Brighter female glow-worms lay more eggs than their dim rivals and are more attractive to potential nocturnal mates.
Juhani Hopkins at the University of Oulu in Finland and his colleagues allowed 26 female glow-worms (Lampyris noctiluca) to mate in the lab. The glowing lanterns of the insects varied in size from 7 square millimetres to 19 square millimetres - larger lanterns produce a brighter glow. Each glow-worm laid between 25 and 195 eggs, with those perceived by the researchers to be brightest laying the most. Male glow-worms presented with fake females also preferred those with brighter lights.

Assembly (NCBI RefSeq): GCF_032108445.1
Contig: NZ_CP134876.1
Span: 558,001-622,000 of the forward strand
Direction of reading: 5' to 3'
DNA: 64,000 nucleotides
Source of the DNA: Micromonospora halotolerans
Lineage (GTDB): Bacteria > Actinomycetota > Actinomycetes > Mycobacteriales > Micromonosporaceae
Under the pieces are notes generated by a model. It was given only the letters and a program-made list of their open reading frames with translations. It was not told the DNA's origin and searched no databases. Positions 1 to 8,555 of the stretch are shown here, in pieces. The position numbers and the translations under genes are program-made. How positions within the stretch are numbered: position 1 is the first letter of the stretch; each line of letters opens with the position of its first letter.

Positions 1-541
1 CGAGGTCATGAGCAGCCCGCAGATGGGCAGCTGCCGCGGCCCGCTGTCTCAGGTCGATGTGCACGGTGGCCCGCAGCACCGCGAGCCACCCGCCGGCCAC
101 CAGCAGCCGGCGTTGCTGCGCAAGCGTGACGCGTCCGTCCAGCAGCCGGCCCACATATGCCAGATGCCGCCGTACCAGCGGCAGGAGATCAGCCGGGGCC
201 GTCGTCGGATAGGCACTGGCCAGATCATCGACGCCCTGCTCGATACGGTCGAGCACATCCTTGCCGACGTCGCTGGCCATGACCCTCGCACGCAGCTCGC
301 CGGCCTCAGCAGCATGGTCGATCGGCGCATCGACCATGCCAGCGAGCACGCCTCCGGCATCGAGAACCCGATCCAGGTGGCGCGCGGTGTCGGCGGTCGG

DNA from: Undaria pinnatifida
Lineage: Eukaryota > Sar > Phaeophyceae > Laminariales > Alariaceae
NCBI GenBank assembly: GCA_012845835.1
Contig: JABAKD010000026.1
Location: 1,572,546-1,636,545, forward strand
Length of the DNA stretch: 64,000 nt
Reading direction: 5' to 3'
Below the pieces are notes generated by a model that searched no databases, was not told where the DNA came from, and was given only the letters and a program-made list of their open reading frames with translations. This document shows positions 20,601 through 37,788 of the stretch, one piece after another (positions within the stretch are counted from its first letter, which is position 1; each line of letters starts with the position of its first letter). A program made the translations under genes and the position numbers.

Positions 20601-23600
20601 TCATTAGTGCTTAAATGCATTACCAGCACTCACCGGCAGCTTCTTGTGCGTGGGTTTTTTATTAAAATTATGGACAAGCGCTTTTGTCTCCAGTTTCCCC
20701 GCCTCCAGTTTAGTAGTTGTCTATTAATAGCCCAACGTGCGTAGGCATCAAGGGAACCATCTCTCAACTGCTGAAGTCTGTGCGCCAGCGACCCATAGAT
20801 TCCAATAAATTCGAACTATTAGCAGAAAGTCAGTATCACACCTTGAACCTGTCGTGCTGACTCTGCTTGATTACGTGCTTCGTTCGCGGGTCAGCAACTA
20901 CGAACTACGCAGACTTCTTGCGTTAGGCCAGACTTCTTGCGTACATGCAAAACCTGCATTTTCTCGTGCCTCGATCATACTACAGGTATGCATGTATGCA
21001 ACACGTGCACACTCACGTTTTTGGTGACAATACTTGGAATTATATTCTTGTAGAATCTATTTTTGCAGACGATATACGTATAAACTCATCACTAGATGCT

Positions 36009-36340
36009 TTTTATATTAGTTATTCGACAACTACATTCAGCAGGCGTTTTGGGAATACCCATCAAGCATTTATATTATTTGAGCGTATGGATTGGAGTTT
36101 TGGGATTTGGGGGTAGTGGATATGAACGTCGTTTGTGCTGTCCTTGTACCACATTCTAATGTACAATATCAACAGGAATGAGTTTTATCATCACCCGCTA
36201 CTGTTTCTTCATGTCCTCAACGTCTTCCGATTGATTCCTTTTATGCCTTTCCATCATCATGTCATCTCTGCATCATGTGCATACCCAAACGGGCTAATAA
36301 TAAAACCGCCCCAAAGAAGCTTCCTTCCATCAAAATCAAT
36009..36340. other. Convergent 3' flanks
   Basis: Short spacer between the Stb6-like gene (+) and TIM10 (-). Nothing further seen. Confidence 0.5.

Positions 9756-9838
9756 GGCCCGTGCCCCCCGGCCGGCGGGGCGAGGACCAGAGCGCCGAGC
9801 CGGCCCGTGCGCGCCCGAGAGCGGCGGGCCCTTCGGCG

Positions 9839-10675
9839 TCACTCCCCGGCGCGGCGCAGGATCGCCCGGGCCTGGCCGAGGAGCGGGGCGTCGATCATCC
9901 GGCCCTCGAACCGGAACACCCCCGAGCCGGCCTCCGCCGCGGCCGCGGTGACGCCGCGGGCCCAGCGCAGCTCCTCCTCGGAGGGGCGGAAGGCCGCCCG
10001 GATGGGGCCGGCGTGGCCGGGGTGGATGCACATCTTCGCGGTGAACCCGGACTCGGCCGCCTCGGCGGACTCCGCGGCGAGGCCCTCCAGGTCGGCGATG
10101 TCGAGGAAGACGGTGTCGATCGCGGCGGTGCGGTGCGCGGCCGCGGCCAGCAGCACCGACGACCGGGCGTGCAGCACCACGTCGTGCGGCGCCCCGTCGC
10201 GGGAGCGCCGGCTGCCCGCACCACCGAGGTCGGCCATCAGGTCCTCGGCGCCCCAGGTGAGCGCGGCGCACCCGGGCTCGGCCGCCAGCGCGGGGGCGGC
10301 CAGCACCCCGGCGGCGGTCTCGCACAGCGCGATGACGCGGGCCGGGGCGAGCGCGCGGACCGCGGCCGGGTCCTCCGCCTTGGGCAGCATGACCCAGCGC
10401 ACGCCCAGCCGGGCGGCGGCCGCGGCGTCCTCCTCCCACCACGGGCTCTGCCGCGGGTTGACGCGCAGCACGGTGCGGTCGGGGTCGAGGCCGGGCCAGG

The lanterns of female glow-worms may provide clues about fitness to males, who are unable to assess size - also an indicator of fecundity - in the dark.